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Concert celebrates choir’s big birthday

SCUNA, Photo: Hayley Manning

Music / “Of Stupendous Magnitude and Melody”, ANU Choral Society. At St Philip’s Church, O’Connor, October 1. Reviewed by HELEN MUSA.

CELEBRATION rather than grandiosity was uppermost in the minds of director Matthew Stuckings and his merry band of choristers at the 60th anniversary concert of the ANU Choral Society, SCUNA.

It was the culmination of a weekend of birthday celebrations that several SCUNA alumni headed for Canberra to take part.

The society has prepared an informative booklet giving the background of the society, formed in 1963 by a group that included musician and then language student, Judith Clingan, whose work was given prominence during the evening.

The formal program was interspersed with communal, singing by all present, added by a song sheet. That begin with “Gaudeamus igitur” (“let us rejoice”), followed by the songs of John Dowland, Thomas Morley, Thomas Ford, and King Henry VIII, whose song, “Pastyme” includes the fitting words, “mirth and play is best of all”.

Judith Clingan and Matthew Stuckings. Photo: Hayley Manning

Though bookended with Christopher Tye’s hymn of praise, “Laudate nomen Domini”, the formal concert begin with Clingan’s work, “Hymn to the Virgin”, conducted by the composer herself, who wrote it in 1969 after a bet with a tenor that he could sight-read anything – he lost.

What particularly intrigued me, since part of her mission in the early years was to promote the work of female choristers, was the power and vitality of the male parts of the choir.

That hymn had also been set to music by Benjamin Britten, but Stuckings chose another work, “Rejoice in the Lamb”, which had been performed in 1964 by SCUNA in its fledgeling days.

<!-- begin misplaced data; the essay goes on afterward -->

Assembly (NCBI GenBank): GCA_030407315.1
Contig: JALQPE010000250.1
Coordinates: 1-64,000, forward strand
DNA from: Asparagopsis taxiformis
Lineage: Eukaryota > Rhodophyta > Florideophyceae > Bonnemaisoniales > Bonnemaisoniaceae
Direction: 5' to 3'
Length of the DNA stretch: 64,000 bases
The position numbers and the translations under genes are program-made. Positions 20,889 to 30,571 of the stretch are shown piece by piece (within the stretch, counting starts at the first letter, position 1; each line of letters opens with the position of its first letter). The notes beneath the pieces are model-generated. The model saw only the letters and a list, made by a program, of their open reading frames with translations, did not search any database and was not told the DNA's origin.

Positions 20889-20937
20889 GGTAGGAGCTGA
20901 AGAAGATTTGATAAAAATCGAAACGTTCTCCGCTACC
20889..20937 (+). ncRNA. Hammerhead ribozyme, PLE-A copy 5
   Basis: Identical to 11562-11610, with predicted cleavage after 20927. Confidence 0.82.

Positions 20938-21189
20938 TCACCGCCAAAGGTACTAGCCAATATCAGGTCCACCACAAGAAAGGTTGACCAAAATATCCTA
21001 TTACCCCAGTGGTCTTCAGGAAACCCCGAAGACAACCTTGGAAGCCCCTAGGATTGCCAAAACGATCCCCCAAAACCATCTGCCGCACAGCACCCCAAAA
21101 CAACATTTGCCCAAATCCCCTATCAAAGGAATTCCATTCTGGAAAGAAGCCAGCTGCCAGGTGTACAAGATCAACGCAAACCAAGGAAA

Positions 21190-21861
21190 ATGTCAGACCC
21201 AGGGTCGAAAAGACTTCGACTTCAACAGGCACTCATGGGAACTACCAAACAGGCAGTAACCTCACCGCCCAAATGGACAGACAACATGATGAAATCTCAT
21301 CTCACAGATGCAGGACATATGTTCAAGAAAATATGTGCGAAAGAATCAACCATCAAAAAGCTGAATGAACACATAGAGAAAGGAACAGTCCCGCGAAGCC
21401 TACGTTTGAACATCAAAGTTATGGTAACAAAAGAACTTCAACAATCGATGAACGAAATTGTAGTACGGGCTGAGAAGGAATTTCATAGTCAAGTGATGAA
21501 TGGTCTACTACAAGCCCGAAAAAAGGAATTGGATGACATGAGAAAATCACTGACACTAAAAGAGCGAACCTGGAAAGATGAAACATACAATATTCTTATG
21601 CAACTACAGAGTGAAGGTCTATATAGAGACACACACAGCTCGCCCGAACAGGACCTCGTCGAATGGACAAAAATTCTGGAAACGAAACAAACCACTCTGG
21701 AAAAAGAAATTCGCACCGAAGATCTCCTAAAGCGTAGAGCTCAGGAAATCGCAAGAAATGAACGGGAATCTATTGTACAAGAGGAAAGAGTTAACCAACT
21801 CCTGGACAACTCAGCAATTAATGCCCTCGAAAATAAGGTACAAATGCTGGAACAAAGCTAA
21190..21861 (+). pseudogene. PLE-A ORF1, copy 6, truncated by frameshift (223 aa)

Based on a quirky, 18th century poem by Christopher Smart, the cantata features the memorable ode to “My Cat Jeffrey”, delightfully performed by Jenny Sawer, a member of a well-known SCUNA family and continuing through several movements, including a quite magnificent central lament, to a joyous hallelujah.

Soloist, Jenny Sawer. Photo: Hayley Manning

A first for SCUNA was the inclusion of a work by First Nations composer in “Sacred Earth”, originally written by former Greens Senator Bob Brown, as an anthem for the Earth, but arranged by the ANU’s Chris Sainsbury in a “hymn-like style” to be sung by community choirs far and wide.

With both overlapping parts and full-bodied polyphony, punctuated by the recurring word “Respect” this was a pleasing inclusion.

Clingan then returned to the podium to conduct the premiere of her work “Truth”, commissioned in 2016 by Rowan Harvey Martin for Coro chamber choir as a piece tackling contemporary issues, but unperformed until now.

Inspired by Thomas Jefferson’s words, “we hold these truths to be self-evident”, the didactic lyrics were printed for us to convey the message, which was relieved by some beautiful (“tricky”, Clingan said), violin breakouts performed by Lauren Davis, and Hannah Bleby-Orford, backed by a recorder ensemble.

Stuckings left the most celebratory bit for last as the choir and a small chamber ensemble performed Vivaldi’s “Gloria”.

Described by SCUNA as “the perfect party piece”, it gave trumpeter Farzana Choudhury a chance for fireworks.

While the whole “Gloria” was performed with evident pleasure, its centrepiece, was the lament, which showed off the full capacity of the choir.

Stuckings and the choir, by now including the visiting alumni, were reluctant to leave the church as they were having too good a time, so there were several encores, not least one with the entire audience standing to sing Handel’s “Hallelujah Chorus”.

“Now that got a standing ovation,” Stuckings quipped.

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Helen Musa

Helen Musa

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